Anyway, enough about me. Should Internet Brands ratchet up the promotion of FlyerTalk and its weblogs? Should affiliate links be posted directly on FlyerTalk instead of clicking on the affiliate links of third-party weblogs? Do some “bloggers” re-package information posted on FlyerTalk and post it as their own — and is that considered plagiarism? Do you believe that “bloggers” are ruining FlyerTalk? Should there be a forum dedicated to the discussion of weblogs whose topics are miles, points and travel?
What do you think?

  1. Let me just say that it’s not always bloggers “stealing” info from FlyerTalk, it’s often the other way round as well. LufthansaFlyer is an excellent example thereof. We at the Miles & More subforum have learned of promotions, raffles and numerous behind-the-scenes stories many times over the years owing solely to the fellow in question, with him being the first to post about these – and it’s a pretty active subforum, so that says a lot.

  2. I don’t mind hobo13’s proposal, but I think if he really wants to show his disapproval toward certain bloggers who might censure comments, he can just vote with his eyes and not read their blogs. I can count on one hand the number of comments I’ve censored, and most involved expletives.
    If FlyerTalk’s rules against personal attacks are what’s stopping him, he should comment on a different forum. Hobo13 blames the bloggers for censoring, but apparently he has issues with FlyerTalk’s rules, too. If he wants to have individual forums on each blogger for commenting, he should be able to keep it decent without involving personal attacks.

  3. (Should FlyerTalk hawk deals/) It depends on the type of marketing. I am actively looking for deals, so some level of ‘hawking’ would just centralize those deals I’m already looking for. And if those deal had better terms than some other site, then even better. But if there were more ads randomly scattered throughout a thread, instead of kept at the margins or in its own thread, then I would be turned off by the level of ‘noise’ that represents when reading a thread that is not ‘deal’ related.
    (Should professional bloggers be assigned their own forum) I don’t think this would be wise. Web traffic is increased when there is a community with links in both directions, in multiple threads/blogs. I think there’s a term for this in search optimization…but i’m too lazy to look it up.

  4. Thank you for giving LufthansaFlyer as an example of a source whose content is regarded informative and valuable consistently by FlyerTalk members, gojko88. It is definitely important to note that there are often times FlyerTalk gets its information from external sources, which includes certain weblogs as well.

  5. I have commented recently about the reduced activity levels at FT since I became active in the Fall 2012. I wish we could do something to boost activity, especially from the “oldtimers” who understand inside tips better than the rest of us who merely fly alot.
    I have three points:
    Not all bloggers are playing by the rules.If they are compensated for their posts/reviews, they have to tell us. The FTC published blogger and endorsed persons rules a couple years ago, codifying the recommended practice to disclose any compensation, even as small as a box of cereal, by entities or products reviewed in the blog or by the endorser.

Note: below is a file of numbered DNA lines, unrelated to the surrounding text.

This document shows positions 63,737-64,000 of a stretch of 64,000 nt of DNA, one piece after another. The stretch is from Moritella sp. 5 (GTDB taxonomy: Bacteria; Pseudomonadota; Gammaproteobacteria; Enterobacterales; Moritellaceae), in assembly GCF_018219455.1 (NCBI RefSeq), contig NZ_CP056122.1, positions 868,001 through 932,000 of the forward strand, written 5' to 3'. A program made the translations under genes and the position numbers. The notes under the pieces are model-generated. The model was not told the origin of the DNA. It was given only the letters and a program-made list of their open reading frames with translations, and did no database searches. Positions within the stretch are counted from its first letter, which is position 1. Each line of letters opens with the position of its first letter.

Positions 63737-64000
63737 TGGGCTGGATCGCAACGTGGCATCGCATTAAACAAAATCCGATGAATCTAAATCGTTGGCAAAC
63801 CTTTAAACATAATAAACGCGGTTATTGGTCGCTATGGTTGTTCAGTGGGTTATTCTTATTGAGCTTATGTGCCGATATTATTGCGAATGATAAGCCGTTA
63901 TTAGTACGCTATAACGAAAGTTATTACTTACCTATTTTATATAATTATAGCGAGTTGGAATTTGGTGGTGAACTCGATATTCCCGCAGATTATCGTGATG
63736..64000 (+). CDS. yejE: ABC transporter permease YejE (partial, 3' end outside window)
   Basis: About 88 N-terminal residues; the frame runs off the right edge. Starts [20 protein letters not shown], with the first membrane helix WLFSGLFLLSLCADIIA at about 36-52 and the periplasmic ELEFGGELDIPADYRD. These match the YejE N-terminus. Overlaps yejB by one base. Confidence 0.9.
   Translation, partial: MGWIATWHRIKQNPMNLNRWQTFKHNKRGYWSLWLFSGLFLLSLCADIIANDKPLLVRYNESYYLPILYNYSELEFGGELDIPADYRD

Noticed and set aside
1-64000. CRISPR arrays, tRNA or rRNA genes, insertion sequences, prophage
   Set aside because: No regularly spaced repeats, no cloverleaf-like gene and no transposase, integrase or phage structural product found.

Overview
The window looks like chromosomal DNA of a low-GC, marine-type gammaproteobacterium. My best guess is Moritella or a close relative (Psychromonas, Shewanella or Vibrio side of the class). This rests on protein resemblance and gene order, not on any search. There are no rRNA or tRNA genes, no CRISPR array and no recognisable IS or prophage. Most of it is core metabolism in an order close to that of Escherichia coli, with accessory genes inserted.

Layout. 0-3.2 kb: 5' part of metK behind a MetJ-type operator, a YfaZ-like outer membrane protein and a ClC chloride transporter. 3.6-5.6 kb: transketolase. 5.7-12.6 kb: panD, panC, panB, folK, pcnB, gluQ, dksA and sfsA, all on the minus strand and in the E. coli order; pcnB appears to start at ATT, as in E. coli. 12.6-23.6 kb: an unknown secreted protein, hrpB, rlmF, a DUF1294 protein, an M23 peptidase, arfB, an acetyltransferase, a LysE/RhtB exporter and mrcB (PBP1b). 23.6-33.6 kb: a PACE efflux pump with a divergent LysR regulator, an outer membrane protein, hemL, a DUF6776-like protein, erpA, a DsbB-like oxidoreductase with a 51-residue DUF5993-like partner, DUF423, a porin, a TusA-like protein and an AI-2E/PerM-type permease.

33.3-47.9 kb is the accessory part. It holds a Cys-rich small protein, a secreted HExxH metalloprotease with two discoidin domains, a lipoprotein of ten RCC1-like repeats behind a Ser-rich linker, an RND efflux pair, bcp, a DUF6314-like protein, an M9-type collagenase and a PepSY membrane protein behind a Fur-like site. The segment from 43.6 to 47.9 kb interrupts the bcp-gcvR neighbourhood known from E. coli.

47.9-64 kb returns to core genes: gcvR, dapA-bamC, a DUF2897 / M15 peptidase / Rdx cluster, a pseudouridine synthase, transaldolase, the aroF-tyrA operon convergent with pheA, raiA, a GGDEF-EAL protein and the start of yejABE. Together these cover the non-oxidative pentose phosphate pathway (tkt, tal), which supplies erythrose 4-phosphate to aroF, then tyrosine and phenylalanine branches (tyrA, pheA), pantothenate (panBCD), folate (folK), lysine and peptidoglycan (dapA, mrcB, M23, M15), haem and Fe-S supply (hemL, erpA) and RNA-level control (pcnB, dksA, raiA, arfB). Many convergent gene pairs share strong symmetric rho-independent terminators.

Both the company featured and the blogger are liable for the blogger’s breach.
    My concern about the bloggers is more a lack of transparency than the fact that they are covering what FT members post first. I want to know if they are compensated to post what they do. I want to know how significant any sponsorship is. I want to know how much I can trust them.
    2. Our options if FT doesn’t get its act together:
    I visited MilePoint today and signed up. The activity at FT, even as reduced as it has become, vastly outpaces that in MRs at MP. I felt frustrated at the random postings in their MR discussion board. I deregistered. It may work for others, just not for me.
    FT is special because its members are. Sure we have some grumpy oldtimers who slap us newbies down. But they know what they are talking about. It’s a valuable resource. And it still stands alone. The bloggers add value, IMHO.
    I am rambling, but the Deal blog points me to threads I had missed or in new forums I don’t visit. I appreciated being informed about VA’s activities in denying the Royal Navy’s engineer the right to wear her uniform while traveling. Others have taught me how to use ITA better and understand offers and how things work.
    3. How FT can maintain/gain traction when others are profiting from our “intellectual property.”:
    The solution isn’t to silence the bloggers. It’s to improve our own marketing at FT to have everyone visit the original source, not secondary ones. It’s a way to drive interest, new growth and revenue. Use this to our advantage. Share how often our posts drive others’ newsfeeds. Let’s brag a little and drag our oldtimer experts out to post more often. Let’s all become more active in posts and info that drives membership and interest. Let’s find the deals and share insight with the uninitiated and even the bloggers.
    We shouldn’t fear the competition, we should lead them.
    my 2 cents.

  6. Thanks guys, I try to be part of the solution as much as possible. However there are times where ideas come to from FT members and if I post something that came from FT, I make sure to give credit to those responsible….like Oliver2002 in most cases. It certainly a two way street that can be used effectively by everyone.